The coronation from a Jewish perspective

(Photo: Unsplash/Tim Wildsmith)

Jewish academic and Hebrew scholar Irene Lancaster reflects on the coronation of King Charles III from a Jewish perspective.

Recently, this country has been imbued with Jewish teachings for one of our national events! Straight after the coronation, the sad period of the Omer period finished with the celebrations of Lag B'Omer on Tuesday.

Now we are leading up to the joyous Jewish festival of Shavuot, which takes place at the end of May. In between comes Jerusalem Day, celebrating the reunification of that city. All of these Jewish celebrations are relevant to the coronation of the monarch that we have just witnessed.

Let's start with the coronation of King Charles III, which for the first time in recent history, and certainly the first time in the TV age, was held on Shabbat.

Comparisons have been made with the coronation of Edward VII but his 1902 coronation was held on a Saturday only because the monarch became ill on the designated week-day.

Foreign crowned heads had to get back to their various countries, which in 1902 wasn't exactly easy. So his coronation was held on a Saturday as a last resort at a time when very few observant Jews lived in the country.

These, from whom the majority of Anglo-Jewry are descended, were to arrive in the wake of the Russian pogrom of 1903. Tragically, in 1903 the then English Chief Rabbi tried to prevent the arrival into this country of fellow Jews facing death and destruction, lobbying both Parliament and Church against. Is he therefore the role model that we should be emulating?

With this example in mind, it would therefore be remiss, as well as cowardly, not to mention the huge upset that the latest Shabbat coronation, the first of its kind in the TV age, has caused in the observant Jewish heartlands of this country.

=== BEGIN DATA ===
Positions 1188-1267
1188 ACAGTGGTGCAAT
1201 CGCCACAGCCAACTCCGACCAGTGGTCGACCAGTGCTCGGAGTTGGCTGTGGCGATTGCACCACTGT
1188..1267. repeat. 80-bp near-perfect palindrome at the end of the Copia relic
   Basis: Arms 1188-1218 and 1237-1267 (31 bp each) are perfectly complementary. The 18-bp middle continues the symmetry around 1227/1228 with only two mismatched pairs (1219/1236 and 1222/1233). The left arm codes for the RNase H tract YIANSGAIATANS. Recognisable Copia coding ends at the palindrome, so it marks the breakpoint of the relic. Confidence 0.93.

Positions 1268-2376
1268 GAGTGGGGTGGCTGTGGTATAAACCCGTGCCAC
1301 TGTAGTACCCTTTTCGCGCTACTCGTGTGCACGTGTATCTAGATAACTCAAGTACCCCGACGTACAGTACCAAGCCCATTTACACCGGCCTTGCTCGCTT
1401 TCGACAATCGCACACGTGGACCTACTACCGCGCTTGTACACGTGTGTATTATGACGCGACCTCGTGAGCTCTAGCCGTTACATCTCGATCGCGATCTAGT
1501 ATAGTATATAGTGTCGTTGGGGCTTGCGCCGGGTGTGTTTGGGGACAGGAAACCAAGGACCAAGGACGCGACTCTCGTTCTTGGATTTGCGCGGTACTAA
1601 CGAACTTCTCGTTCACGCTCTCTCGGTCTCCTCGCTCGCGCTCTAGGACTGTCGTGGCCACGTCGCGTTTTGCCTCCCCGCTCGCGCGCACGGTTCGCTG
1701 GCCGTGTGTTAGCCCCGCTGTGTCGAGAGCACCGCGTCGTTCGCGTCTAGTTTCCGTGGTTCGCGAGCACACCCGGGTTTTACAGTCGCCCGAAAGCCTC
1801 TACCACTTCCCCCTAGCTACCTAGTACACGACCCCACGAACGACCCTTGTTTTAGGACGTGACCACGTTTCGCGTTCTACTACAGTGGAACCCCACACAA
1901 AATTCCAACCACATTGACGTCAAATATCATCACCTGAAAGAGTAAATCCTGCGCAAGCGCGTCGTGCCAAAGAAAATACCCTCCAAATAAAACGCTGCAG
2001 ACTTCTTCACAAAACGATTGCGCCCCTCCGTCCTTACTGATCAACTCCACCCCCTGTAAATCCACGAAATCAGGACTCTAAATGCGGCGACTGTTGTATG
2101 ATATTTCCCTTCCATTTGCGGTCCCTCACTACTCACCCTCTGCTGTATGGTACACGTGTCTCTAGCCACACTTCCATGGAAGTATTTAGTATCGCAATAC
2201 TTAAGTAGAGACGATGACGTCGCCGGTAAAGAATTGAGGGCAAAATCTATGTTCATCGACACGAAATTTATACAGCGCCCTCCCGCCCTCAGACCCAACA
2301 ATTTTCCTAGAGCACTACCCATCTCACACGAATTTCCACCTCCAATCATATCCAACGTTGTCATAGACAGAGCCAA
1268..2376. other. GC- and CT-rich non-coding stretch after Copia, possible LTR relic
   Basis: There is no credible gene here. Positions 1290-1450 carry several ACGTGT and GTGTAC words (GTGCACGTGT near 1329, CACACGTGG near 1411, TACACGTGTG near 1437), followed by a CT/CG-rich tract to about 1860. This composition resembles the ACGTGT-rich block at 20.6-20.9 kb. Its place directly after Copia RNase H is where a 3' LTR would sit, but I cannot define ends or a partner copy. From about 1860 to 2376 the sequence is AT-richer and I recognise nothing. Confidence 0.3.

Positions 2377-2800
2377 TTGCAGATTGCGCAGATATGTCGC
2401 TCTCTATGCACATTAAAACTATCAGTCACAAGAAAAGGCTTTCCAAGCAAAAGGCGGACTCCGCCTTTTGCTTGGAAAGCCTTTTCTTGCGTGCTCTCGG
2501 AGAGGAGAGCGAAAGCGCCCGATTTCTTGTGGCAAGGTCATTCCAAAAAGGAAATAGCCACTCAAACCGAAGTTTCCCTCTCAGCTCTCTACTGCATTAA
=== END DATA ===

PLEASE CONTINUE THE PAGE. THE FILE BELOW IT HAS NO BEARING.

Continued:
The word 'discrimination' was mentioned in the joint letter of protest written to the monarch with former Archbishop of Canterbury Lord Rowan Williams of Oystermouth. As you know, it was Lord Williams, then Archbishop of Canterbury, who had officiated, on a weekday, at the wedding of the present monarch and his now wife. No response, but the former Archbishop was invited to be present on the big day!

Why could Jews simply not turn on the TV or phones and watch? As those Jews who participated in the event knew very well, observant Jews cannot simply turn on the electricity on Shabbat, as electricity is a form of work that is not permitted on Shabbat except to save life.

In addition, observant Jews attend Shul on Shabbat morning. But, the Archbishop of Canterbury had asked everybody to participate in an oath of allegiance through our TVs or phones at the moment of coronation. Observant Jews were therefore unable to participate in this act and people knew in advance that this would be the case.

A simple change of day for the event, based on precedent, would have included the Jewish community in the lived experience of this country, which was how the order of the day was described.

And I'm sad to say, this example of, at the very least insensitivity to religious practice, is a recurring feature of Jewish life in diaspora - in it, but certainly not of it. This despite around 85% of the coronation service being based in Jewish norms, Jewish teachings, and Jewish music (Christian Today has published a number of superb articles on the Jewish antecedents of the coronation).